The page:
2014 Buick Regal Turbo AWD / GS AWD

2014 Buick Regal Turbo AWD / GS AWD 2014 Buick Regal Turbo AWD / GS AWD
Instrumented Test TESTED

Since its return for 2012 on the top-grade Regal, Buick’s legendary GS badge has injected some much-needed cred into GM’s sleepiest brand. (The letters might soon be applied to more models, too.) Serving up a Euro-style balance of sport and luxury, the Regal GS boasted its own tune for the 2.0-liter turbo four that provided cushions of 50 horsepower and 35 lb-ft of torque over the same engine in the mid-grade Regal Turbo. But a Regal refresh for 2014 sees an updated powerplant installed in both models, a move that has fortified the Turbo but weakened the GS. Although GS performance doesn’t suffer from the swap, a stronger Turbo brings the chief Regal’s value into question.

More or Less Power, You Decide

The new engine is a 2.0-liter four-cylinder with a twin-scroll turbocharger, a forged steel crankshaft, direct injection, and twin balance shafts. With maximum boost of 24 psi, the engine produces 259 horsepower and 295 lb-ft of torque; the GS thus sees a drop of 11 horses (torque stays the same), while the Turbo gains 39 horsepower and 35 lb-ft. Different engine maps have the GS making maximum torque at 2500 rpm versus 3000 in the Turbo, but horsepower in both versions tapers off after a 5300-rpm peak. A six-speed manual transmission is again offered on the front-wheel-drive GS, with GM’s six-speed 6T70 automatic the default choice for GS AWD models and the only gearbox for Turbos.

This year also brings a new, optional Haldex all-wheel-drive system that can shuttle up to 90 percent of the power to the rear wheels, as well as an electronic limited-slip differential that apportions torque to either side of the rear axle. As you might have surmised from the headline on this story, we tested versions of the Turbo and the GS with this system. Along with bolstering appeal among Snowbelters and fattening MSRPs (an additional $2175 for the Turbo, $2365 for the GS), the AWD hardware puts both models over the two-ton mark on our scales, nearly 300 more pounds than front-wheel-drive versions we’ve tested.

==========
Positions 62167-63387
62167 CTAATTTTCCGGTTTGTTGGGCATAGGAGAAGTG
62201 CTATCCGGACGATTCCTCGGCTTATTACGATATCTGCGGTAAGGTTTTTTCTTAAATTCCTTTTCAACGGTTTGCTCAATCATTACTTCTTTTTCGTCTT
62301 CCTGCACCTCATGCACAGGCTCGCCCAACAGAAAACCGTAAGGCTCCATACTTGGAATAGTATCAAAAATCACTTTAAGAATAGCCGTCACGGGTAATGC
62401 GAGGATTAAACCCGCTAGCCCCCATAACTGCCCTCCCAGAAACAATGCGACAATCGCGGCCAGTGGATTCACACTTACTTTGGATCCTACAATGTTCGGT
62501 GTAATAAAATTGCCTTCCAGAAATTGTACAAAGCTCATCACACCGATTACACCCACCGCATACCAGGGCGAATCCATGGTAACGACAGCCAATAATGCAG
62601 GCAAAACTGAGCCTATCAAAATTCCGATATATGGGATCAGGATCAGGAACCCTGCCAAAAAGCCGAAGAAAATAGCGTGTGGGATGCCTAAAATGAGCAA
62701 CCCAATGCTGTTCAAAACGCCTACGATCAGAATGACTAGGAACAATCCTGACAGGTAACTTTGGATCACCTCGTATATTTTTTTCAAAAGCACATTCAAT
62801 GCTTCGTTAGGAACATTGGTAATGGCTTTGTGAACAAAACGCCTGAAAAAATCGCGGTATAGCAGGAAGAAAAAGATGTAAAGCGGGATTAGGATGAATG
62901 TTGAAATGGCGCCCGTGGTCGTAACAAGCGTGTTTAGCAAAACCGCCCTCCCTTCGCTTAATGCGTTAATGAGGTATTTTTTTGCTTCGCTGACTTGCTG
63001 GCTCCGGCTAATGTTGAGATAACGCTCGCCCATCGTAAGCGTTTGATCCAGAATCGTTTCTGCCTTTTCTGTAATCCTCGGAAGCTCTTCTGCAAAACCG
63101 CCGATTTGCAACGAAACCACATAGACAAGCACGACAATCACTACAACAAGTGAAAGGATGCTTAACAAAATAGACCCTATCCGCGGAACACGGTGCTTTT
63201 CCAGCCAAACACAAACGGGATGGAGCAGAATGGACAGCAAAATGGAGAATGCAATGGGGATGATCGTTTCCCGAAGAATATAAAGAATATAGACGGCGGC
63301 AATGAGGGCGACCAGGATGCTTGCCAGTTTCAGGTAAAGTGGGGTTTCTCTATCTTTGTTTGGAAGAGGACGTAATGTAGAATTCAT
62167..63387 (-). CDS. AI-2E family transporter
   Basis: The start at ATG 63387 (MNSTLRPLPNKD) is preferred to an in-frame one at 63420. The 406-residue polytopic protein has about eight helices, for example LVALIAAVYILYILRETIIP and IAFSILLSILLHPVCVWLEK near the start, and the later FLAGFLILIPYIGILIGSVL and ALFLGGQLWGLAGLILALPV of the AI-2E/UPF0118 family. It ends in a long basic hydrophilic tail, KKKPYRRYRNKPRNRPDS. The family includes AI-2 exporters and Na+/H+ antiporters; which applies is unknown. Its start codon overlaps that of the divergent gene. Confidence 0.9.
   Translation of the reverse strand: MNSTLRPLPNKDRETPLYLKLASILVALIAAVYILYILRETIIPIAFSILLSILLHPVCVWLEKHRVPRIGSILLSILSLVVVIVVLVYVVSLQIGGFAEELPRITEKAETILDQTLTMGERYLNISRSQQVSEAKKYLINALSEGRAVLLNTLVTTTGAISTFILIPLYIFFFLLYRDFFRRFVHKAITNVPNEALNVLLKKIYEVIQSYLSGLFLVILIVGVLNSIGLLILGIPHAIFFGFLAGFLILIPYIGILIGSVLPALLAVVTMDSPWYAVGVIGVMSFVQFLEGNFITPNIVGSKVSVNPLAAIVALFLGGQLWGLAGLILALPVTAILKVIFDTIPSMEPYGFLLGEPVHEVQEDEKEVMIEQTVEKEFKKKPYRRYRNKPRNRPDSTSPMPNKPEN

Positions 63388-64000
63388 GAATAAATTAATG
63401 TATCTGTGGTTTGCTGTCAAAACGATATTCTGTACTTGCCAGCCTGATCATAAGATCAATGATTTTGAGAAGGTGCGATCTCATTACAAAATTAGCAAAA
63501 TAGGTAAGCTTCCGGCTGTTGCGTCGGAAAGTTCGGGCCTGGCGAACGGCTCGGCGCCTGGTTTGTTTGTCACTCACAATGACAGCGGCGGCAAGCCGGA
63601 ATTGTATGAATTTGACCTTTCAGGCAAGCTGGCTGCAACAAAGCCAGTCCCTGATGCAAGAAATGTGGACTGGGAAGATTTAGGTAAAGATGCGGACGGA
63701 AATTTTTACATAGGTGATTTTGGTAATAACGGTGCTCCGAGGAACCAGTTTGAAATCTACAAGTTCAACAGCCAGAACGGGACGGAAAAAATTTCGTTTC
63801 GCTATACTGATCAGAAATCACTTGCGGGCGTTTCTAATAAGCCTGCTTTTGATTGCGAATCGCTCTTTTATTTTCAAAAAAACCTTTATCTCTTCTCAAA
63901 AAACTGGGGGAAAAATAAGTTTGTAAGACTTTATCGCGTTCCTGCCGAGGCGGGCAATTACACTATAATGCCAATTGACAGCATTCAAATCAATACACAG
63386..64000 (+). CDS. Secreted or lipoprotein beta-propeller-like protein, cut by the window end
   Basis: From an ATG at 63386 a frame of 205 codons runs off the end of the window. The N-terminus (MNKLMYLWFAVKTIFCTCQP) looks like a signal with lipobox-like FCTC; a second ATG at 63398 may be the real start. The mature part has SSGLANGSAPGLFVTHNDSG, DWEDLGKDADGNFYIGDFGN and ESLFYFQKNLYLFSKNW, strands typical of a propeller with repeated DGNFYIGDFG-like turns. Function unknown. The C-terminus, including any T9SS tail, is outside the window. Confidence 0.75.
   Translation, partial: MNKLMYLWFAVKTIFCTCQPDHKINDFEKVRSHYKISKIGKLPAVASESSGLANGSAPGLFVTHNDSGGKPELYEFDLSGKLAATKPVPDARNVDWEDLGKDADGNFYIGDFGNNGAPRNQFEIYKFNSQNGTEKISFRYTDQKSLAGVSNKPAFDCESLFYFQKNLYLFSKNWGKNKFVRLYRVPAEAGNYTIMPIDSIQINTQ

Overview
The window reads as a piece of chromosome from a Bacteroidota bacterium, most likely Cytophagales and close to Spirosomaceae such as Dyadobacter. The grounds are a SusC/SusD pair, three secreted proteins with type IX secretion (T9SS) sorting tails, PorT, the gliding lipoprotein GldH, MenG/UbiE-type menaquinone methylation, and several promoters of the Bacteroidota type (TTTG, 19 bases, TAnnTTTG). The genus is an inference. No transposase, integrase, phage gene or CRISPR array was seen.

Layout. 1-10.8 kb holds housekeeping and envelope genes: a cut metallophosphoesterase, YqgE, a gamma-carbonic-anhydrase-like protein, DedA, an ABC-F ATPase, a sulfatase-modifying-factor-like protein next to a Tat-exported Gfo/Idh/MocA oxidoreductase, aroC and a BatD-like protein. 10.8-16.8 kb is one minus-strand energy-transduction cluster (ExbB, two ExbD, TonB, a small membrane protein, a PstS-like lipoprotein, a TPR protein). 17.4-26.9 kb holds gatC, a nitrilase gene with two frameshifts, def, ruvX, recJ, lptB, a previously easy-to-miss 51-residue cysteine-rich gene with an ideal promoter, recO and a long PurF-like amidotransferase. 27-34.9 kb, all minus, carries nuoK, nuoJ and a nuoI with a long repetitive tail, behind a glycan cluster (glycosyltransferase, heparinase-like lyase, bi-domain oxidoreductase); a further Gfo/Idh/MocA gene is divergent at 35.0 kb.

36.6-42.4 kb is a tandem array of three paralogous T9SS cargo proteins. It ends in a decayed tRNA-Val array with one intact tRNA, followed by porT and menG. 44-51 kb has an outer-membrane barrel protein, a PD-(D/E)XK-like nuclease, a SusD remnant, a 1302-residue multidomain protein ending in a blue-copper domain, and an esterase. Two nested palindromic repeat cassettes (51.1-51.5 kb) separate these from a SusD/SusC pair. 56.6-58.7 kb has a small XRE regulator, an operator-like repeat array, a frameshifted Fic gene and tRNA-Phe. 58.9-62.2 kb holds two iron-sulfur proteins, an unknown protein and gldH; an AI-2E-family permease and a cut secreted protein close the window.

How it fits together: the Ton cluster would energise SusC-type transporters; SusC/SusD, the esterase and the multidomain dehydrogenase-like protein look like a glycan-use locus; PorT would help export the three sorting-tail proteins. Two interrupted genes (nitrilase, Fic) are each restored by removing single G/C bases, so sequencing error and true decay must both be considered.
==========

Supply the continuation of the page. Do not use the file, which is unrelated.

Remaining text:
Despite their extra weight, turbocharged AWD Regals achieve the same 22-mpg combined EPA rating as did 2013 front-drivers, with the 2014 FWD models now garnering 24-mpg estimates. Our AWD Turbo test car managed 20 mpg in the real world and the AWD GS 19, numbers similar to those gathered from previous front-drive test cars.

What Extra Weight?

The AWD Turbo and GS defy their bloat at the test track as well, running quicker to 60 and the quarter-mile mark than their lighter, front-drive predecessors with automatics. That means 6.6 seconds and 15 flat for the 2014 Turbo (versus 7.5 and 15.7) and 6.2 and 14.7 seconds for the new GS (versus 6.4 and 15.0). The GS doesn’t feel quicker by the seat of your pants, but its slightly lower torque peak, the all-wheel-drive system, and a set of sticky Pirelli P Zero tires on optional 20-inch wheels help it get out of the hole quickly. It’s worth noting that we had to test a second, essentially identical GS after our first test car suffered a catastrophic engine failure due to faulty connecting-rod bearings.

Larger front brakes (wearing Brembo branding) and fat rollers give the GS a decelerative edge over the Turbo, with the stop from 70 mph coming in a fade-free 153 feet. The all-season-shod Turbo turned in a 163-foot number. Both models are stable and quiet up to their drag-limited top speeds. We were unable to measure lateral grip with the new AWD system, but don’t expect much to change from the front-drive versions, which posted 0.85 g (Turbo) and 0.90 g (GS on the Pirellis).

Moderated Performance

All-wheel-drive Regals feature a control-arm rear suspension in place of FWD cars’ multilink setups, with the GS continuing to wield front Hi-Per struts in the fight against torque steer. (The Turbo has conventional struts.) As with launches, hasty exits from tight corners are drama-free in both cars, thanks to excellent traction and minimal turbo lag, but the Hi-Per struts do gift the racier Regal a greater sense of confidence on turn-in. The GS also feels sharper and marginally more attuned to requests from the helm.